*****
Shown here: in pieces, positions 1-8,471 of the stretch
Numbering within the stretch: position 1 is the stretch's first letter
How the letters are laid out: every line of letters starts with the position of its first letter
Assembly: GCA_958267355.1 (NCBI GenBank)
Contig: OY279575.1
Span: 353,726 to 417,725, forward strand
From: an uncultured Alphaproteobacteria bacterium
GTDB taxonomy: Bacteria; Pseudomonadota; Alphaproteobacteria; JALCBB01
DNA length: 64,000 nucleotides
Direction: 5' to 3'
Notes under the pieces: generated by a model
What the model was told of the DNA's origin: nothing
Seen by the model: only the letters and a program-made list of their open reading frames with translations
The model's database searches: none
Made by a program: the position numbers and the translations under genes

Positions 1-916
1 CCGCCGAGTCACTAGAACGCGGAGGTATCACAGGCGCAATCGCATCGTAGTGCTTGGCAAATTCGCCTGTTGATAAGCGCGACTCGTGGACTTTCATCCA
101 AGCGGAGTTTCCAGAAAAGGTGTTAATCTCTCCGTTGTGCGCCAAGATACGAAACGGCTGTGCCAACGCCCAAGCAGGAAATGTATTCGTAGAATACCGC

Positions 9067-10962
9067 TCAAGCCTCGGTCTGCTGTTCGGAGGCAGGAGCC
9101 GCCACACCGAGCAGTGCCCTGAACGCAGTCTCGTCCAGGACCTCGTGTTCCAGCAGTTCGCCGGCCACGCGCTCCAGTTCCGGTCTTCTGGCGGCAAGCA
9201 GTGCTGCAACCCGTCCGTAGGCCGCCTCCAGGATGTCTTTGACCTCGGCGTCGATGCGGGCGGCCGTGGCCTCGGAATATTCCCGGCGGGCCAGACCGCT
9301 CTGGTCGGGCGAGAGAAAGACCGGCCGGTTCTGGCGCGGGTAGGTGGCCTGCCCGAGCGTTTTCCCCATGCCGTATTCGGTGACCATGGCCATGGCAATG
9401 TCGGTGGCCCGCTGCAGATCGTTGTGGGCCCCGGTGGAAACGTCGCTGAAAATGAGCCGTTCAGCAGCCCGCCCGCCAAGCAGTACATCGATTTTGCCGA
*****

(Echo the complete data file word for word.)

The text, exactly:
Shown here: in pieces, positions 1-8,471 of the stretch
Numbering within the stretch: position 1 is the stretch's first letter
How the letters are laid out: every line of letters starts with the position of its first letter
Assembly: GCA_958267355.1 (NCBI GenBank)
Contig: OY279575.1
Span: 353,726 to 417,725, forward strand
From: an uncultured Alphaproteobacteria bacterium
GTDB taxonomy: Bacteria; Pseudomonadota; Alphaproteobacteria; JALCBB01
DNA length: 64,000 nucleotides
Direction: 5' to 3'
Notes under the pieces: generated by a model
What the model was told of the DNA's origin: nothing
Seen by the model: only the letters and a program-made list of their open reading frames with translations
The model's database searches: none
Made by a program: the position numbers and the translations under genes

Positions 1-916
1 CCGCCGAGTCACTAGAACGCGGAGGTATCACAGGCGCAATCGCATCGTAGTGCTTGGCAAATTCGCCTGTTGATAAGCGCGACTCGTGGACTTTCATCCA
101 AGCGGAGTTTCCAGAAAAGGTGTTAATCTCTCCGTTGTGCGCCAAGATACGAAACGGCTGTGCCAACGCCCAAGCAGGAAATGTATTCGTAGAATACCGC

Positions 9067-10962
9067 TCAAGCCTCGGTCTGCTGTTCGGAGGCAGGAGCC
9101 GCCACACCGAGCAGTGCCCTGAACGCAGTCTCGTCCAGGACCTCGTGTTCCAGCAGTTCGCCGGCCACGCGCTCCAGTTCCGGTCTTCTGGCGGCAAGCA
9201 GTGCTGCAACCCGTCCGTAGGCCGCCTCCAGGATGTCTTTGACCTCGGCGTCGATGCGGGCGGCCGTGGCCTCGGAATATTCCCGGCGGGCCAGACCGCT
9301 CTGGTCGGGCGAGAGAAAGACCGGCCGGTTCTGGCGCGGGTAGGTGGCCTGCCCGAGCGTTTTCCCCATGCCGTATTCGGTGACCATGGCCATGGCAATG
9401 TCGGTGGCCCGCTGCAGATCGTTGTGGGCCCCGGTGGAAACGTCGCTGAAAATGAGCCGTTCAGCAGCCCGCCCGCCAAGCAGTACATCGATTTTGCCGA